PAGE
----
Ovarian cysts are a potentially life-threatening condition in guinea pigs. These cysts occur when the follicles in the guinea pig's ovaries do not burst and release an egg during ovulation. Instead, fluid-filled cysts grow at the site of the follicles, and both ovaries tend to be affected. If left untreated, the cysts can grow and eventually burst, which would cause a serious infection known as sepsis that can be fatal. It's not always possible to determine the cause of ovarian cysts, and many are simply a case of a hormone imbalance that leads to your guinea pig producing too much oestrogen. In rare cases there is an underlying uterine condition, such as uterine cancer, that causes cysts to develop. Here's an overview of the symptoms, diagnosis and treatment approach for ovarian cysts in guinea pigs:
Symptoms of ovarian cysts include lethargy and abdominal pain, which may present as your guinea pig being unwilling to be picked up or flinching when being stroked. Loss of appetite is also common, which can lead to rapid weight loss and social withdrawal. Additionally, due to hormone levels being out of balance, hair loss is typical in this condition. This can occur on any part of your guinea pig's body, but it tends to be particularly prominent around the abdomen.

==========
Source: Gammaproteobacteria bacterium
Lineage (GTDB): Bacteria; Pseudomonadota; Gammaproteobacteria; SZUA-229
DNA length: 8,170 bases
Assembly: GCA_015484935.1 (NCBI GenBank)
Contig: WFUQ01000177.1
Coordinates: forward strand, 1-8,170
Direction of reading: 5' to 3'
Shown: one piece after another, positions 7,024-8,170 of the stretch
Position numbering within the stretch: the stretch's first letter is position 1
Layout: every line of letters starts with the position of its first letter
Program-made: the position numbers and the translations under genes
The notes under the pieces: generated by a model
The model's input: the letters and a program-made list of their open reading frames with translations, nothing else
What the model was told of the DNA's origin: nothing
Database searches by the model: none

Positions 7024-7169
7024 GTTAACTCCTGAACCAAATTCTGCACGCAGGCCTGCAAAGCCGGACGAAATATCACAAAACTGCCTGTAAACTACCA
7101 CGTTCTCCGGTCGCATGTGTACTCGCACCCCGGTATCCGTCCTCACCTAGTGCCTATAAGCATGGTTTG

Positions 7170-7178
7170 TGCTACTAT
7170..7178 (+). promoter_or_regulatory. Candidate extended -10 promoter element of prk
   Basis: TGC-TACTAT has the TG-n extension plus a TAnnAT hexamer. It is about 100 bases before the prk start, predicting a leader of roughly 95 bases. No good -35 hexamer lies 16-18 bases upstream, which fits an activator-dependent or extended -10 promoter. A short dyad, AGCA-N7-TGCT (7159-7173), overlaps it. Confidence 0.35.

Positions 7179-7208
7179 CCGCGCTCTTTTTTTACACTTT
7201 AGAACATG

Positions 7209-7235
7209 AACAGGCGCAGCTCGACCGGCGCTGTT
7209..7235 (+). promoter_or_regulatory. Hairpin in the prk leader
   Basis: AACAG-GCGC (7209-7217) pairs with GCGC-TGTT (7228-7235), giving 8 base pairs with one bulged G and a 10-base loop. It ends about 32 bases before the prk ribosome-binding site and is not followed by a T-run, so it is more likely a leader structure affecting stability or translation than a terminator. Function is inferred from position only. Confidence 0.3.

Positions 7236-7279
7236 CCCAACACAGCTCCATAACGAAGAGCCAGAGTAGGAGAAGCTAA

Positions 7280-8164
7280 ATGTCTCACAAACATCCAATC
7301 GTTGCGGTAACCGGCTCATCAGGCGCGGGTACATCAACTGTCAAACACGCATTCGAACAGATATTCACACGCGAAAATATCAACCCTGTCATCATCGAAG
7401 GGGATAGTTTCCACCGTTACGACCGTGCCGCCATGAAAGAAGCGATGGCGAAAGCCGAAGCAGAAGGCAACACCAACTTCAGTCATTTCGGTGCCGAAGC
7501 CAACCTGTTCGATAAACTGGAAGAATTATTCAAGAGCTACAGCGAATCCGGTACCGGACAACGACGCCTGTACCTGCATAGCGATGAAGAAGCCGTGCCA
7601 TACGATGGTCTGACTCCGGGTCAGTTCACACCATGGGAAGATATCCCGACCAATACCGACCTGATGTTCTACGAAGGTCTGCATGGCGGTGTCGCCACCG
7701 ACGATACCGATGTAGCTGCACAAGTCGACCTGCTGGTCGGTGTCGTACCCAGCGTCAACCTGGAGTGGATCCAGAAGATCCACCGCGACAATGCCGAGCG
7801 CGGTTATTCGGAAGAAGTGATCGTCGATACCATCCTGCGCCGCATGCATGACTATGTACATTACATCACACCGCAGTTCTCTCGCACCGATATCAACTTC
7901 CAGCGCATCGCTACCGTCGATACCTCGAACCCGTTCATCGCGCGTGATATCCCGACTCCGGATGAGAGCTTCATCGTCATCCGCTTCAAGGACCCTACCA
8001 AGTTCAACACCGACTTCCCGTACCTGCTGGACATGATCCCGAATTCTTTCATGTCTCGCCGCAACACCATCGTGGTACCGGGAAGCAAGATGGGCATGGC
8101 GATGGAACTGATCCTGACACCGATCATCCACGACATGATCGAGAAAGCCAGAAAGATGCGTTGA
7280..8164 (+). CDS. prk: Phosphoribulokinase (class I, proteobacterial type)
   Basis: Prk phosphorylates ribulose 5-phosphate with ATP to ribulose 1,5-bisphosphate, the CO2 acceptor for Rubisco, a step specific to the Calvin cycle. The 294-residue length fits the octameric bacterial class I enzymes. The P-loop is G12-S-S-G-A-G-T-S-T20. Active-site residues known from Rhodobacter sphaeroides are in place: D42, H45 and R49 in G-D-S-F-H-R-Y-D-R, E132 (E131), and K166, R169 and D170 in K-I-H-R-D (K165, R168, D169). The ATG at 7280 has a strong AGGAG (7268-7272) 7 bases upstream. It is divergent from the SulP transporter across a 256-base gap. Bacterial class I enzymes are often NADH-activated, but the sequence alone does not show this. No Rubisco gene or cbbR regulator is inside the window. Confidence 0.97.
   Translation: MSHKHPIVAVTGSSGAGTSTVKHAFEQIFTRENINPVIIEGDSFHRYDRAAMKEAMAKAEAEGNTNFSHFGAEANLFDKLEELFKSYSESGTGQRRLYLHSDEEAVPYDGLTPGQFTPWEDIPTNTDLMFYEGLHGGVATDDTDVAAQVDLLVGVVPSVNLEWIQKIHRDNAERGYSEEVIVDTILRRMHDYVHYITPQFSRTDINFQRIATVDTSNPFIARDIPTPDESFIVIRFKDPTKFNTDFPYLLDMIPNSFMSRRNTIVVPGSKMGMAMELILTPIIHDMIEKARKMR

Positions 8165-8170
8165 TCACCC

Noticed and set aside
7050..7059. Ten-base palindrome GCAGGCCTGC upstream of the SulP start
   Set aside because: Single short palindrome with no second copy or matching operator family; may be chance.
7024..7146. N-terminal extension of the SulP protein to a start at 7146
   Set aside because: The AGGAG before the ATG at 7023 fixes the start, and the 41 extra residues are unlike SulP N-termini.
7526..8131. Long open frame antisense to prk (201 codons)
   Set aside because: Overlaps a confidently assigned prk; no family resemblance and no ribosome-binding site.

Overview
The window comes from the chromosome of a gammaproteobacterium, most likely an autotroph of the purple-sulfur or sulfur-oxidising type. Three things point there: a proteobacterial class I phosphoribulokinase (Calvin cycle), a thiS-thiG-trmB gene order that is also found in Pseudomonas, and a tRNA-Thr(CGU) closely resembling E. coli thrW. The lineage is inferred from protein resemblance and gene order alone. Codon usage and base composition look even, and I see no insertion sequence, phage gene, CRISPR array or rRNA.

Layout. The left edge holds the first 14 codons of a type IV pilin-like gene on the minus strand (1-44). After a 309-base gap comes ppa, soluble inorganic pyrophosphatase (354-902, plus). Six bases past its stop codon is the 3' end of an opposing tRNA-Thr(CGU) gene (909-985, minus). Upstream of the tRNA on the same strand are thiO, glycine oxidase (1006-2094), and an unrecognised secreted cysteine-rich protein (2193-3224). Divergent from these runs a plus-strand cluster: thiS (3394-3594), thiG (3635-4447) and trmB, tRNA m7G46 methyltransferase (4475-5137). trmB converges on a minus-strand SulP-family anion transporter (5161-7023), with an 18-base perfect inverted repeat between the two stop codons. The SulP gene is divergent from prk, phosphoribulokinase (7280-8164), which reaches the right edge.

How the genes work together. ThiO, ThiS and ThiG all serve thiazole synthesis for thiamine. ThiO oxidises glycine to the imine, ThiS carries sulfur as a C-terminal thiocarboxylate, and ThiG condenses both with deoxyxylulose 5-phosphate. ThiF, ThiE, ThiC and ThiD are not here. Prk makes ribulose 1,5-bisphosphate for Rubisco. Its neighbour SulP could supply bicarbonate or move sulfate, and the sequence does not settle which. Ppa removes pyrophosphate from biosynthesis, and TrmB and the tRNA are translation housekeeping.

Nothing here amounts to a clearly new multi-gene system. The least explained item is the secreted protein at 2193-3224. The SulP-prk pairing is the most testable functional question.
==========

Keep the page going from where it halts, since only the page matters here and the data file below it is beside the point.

Diagnosis And Treatment Approach
Your vet will diagnose your guinea pig by taking details of their symptoms and carrying out an abdominal exam. They are typically able to feel the cysts when pressure is applied to the abdomen, but to confirm diagnosis and ensure there are no additional concerns, your guinea pig will undergo an abdominal ultrasound or X-ray. Additionally, blood samples will be taken to check hormone levels and determine whether your guinea pig's inflammatory markers are raised, which is indicative of an infection.
Spaying is the treatment of choice for ovarian cysts. This involves the surgical removal of all of your guinea pig's reproductive organs. Spaying is a common surgical procedure that is considered low-risk, but you should always discuss the potential risks of the surgery with your vet. In cases where surgery is deemed high-risk due to the presence of certain underlying health conditions, the vet may suggest hormone therapy with the goal of preventing the cysts from growing. Hormone therapy does not have a high success rate, so it's generally only an option for guinea pigs whose life would be at risk if they underwent surgery. Additionally, if your guinea pig is dehydrated or malnourished, they will receive nutritional support, and antibiotics will be prescribed if your vet thinks an infection could be present.
If your guinea pig has symptoms associated with ovarian cysts, or if you have any concerns about their reproductive health, schedule an appointment with your vet immediately to prevent unnecessary suffering. Contact a local vet to learn more about vet surgery options.